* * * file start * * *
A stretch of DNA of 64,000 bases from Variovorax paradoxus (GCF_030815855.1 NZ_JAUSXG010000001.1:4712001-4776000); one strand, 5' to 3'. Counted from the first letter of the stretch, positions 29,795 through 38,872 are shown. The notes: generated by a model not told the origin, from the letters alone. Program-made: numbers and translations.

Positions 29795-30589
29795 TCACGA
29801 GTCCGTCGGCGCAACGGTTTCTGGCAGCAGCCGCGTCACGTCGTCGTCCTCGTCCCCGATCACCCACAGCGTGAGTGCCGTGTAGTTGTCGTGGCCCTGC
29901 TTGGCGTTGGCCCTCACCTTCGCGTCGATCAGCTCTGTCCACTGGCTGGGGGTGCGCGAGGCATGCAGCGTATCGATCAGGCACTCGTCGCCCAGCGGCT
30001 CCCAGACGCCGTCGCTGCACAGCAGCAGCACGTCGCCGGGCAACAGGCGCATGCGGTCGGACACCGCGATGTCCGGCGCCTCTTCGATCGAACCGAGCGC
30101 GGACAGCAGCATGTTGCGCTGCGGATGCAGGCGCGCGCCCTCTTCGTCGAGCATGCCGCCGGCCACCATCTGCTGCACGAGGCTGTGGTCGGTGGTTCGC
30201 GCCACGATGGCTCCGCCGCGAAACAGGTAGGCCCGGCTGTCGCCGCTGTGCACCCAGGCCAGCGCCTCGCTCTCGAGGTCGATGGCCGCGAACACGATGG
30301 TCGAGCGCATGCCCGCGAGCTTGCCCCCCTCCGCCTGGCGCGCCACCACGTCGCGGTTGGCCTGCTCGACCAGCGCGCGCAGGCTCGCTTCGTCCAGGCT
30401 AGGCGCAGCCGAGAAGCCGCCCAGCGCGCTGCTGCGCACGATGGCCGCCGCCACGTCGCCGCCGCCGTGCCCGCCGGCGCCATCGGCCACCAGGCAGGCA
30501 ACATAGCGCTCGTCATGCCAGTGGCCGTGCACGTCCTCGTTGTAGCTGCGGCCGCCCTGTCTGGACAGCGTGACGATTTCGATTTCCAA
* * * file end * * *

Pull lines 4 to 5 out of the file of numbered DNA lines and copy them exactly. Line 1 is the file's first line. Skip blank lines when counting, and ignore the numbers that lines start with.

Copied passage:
29801 GTCCGTCGGCGCAACGGTTTCTGGCAGCAGCCGCGTCACGTCGTCGTCCTCGTCCCCGATCACCCACAGCGTGAGTGCCGTGTAGTTGTCGTGGCCCTGC
29901 TTGGCGTTGGCCCTCACCTTCGCGTCGATCAGCTCTGTCCACTGGCTGGGGGTGCGCGAGGCATGCAGCGTATCGATCAGGCACTCGTCGCCCAGCGGCT